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Labor Losing Ashkenazic Voters’ Support

JERUSALEM — Two months ago, after he won the Labor Party chairmanship, Amir Peretz declared enthusiastically in his victory speech that the demon of ethnic discrimination had been “taken off life support” and “buried.” But the demon, as demons are wont, has refused to die. Polls commissioned by Labor show a “drain” of traditional Ashkenazic voters from the party due to an aversion to Peretz’s Moroccan roots.

“I hear all sorts of excuses,” said veteran Labor activist Lova Eliav. “People say he doesn’t know English, so I say maybe we should bring in Professor Higgins from ‘My Fair Lady.’ They say he was never a minister, and I tell them about his experience as mayor of Sderot and Histadrut chairman. They say at 53 he’s too young, and I remind them that Herzl was 44 when he died. But it’s all a veneer. The real reason is that they don’t want a Moroccan leading us.” In response, Eliav this week assembled a group of writers and other cultural icons voicing support for Peretz, with the undeclared goal of bringing Ashkenazic voters back into the fold.

“There is no doubt that opposition to Amir has purely ethnic motives,” said the head of party’s planning campaign and one of Peretz’s closest allies, attorney Yuval Albashan.

Albashan said he had held several meetings with members of academia who lean toward Labor, to test their reactions to Peretz. “We went over every clause in the platform, and they agreed with everything,” he said. “At the end of the meeting I would ask, ‘Why aren’t you voting for him? Isn’t there racism here?’ And they would be silent. That silence is their shame.”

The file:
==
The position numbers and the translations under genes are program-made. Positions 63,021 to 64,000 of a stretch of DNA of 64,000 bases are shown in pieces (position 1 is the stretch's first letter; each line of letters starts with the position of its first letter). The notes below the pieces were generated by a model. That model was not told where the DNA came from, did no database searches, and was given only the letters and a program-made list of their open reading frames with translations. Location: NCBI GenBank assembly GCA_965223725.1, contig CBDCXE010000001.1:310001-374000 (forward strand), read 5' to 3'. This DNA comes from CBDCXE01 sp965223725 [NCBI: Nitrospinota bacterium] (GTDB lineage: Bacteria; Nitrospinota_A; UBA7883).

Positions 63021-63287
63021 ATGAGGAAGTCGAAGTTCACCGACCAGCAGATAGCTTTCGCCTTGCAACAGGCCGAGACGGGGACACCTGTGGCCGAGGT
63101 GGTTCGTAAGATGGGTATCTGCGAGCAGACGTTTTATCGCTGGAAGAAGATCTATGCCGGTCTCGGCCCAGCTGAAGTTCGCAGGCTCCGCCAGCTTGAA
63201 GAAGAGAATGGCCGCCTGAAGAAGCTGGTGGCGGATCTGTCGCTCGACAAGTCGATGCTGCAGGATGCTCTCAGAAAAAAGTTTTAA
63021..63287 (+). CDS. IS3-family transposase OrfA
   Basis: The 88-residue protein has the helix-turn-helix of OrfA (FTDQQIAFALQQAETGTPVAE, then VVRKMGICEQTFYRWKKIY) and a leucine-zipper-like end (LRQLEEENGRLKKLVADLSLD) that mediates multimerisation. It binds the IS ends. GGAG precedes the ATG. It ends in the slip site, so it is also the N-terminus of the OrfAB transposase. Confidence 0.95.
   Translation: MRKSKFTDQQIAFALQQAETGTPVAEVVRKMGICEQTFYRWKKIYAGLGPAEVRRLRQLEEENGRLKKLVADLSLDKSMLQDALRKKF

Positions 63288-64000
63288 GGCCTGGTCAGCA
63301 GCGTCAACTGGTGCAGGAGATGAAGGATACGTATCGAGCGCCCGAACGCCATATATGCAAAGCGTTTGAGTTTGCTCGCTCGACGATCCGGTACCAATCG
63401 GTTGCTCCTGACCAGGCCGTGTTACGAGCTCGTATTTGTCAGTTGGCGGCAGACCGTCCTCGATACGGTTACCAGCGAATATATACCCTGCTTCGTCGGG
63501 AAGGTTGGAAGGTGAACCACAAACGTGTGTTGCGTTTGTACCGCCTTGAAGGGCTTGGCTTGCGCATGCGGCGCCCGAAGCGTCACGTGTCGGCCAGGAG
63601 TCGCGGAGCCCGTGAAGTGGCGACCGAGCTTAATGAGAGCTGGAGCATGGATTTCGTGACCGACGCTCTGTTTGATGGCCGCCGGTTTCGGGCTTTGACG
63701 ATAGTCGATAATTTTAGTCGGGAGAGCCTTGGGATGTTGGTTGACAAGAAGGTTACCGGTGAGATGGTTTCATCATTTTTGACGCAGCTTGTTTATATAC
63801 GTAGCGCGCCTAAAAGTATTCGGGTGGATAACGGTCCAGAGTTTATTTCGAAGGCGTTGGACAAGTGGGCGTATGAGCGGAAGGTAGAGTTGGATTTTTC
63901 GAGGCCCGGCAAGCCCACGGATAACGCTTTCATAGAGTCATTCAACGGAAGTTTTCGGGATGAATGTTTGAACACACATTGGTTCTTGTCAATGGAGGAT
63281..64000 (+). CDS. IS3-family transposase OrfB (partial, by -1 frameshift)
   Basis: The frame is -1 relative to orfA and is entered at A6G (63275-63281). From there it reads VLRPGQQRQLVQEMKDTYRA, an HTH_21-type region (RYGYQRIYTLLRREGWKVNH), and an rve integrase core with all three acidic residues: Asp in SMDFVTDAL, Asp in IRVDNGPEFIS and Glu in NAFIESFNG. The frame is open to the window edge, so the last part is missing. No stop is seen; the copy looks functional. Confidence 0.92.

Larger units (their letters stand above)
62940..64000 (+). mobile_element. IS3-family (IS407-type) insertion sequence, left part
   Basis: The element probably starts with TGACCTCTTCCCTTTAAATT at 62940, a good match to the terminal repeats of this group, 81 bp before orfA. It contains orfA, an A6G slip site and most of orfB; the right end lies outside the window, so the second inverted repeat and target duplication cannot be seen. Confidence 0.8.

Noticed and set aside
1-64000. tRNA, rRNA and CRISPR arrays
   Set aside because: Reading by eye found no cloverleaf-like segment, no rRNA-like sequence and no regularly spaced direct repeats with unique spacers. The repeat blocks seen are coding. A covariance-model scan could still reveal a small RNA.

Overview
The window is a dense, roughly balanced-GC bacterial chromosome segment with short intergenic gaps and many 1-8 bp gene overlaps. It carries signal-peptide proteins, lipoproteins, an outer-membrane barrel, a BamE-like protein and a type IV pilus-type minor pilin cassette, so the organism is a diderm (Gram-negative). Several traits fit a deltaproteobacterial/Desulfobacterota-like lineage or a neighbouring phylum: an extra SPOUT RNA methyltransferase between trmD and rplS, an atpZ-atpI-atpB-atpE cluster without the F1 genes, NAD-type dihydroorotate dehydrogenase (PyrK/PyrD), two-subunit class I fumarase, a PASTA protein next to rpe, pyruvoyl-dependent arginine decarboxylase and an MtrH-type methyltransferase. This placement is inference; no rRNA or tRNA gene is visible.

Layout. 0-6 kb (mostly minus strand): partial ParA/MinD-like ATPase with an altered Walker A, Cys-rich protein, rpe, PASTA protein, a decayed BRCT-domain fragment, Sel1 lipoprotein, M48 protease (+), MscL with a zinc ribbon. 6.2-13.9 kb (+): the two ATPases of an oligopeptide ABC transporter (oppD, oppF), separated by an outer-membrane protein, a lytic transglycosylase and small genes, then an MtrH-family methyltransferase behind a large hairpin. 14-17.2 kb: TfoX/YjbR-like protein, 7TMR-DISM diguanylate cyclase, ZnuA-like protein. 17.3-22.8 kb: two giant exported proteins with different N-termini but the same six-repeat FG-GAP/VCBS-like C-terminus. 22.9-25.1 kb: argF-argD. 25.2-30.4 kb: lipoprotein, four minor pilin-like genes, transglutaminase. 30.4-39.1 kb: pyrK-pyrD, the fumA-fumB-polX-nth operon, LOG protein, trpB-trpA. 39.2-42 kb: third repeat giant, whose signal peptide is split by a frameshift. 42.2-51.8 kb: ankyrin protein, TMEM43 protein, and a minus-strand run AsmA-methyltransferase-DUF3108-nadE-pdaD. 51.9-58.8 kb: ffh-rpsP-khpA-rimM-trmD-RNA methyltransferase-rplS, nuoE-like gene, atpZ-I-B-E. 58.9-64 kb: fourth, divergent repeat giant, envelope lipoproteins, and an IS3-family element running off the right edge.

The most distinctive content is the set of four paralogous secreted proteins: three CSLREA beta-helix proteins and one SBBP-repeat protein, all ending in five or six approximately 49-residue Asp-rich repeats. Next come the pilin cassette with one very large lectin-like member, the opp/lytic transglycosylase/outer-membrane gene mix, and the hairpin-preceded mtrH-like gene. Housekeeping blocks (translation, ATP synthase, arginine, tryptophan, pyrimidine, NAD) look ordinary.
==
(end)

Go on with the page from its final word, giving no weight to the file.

Polls in recent months show that Peretz has gained the equivalent of seven to nine Knesset seats from voters in rural towns and the inner city, but has lost an equal number to Ehud Olmert’s Kadima party. The lost votes are from traditional Labor areas — north Tel Aviv, Givatayim, the Haifa area and the kibbutzim — and the lost voters are mostly upper-middle-class Ashkenazim.

The kibbutzim are considered most guilty of voting on an ethnic basis. “They don’t talk about it, but in election after election, they prefer Ashkenazic candidates,” said Anat Gera of Kibbutz Afikim, who was active in Peretz’s primary campaign.

Immigrants from the former Soviet Union also have trouble accepting Peretz’s leadership. Surveys show that about half agree with his opinions, but only a small percentage will vote for him.

“Russians don’t like Moroccans, period,” said Alex Tantzer, an immigrant rights activist. “But Peretz has other problems — his education, his union activism and the fact that he is not perceived as a leader.”

The people around Peretz accuse the media of racism in its presentation of him. “The focus on dress, speech and body language reflect stigmas about origin,” said Ronen Tzur, a former Labor campaign director and now a Knesset member.

Former minister Yuli Tamir, who chairs Labor’s public relations, contends it is not Peretz’s origins that are the source of his “otherness” but his messages. “There are strong powers, among other places in the media, that want to silence the issues we bring up,” she said. “It would be much easier for everyone if we stuck to the defense dialogue.”

“Elections in Israel have always had an ethnic bent,” said political scientist Yossi Yona of the Van Leer Institute, a Jerusalem think tank. “Although Jews of Middle Eastern origin are seen as voting ethnic preferences, Ashkenazic voting patterns are clearly ethnic. Amir may have killed the ethnic demon, but it’s the Ashkenazim who have to decide whether to bring it with them to the ballot box or not.”

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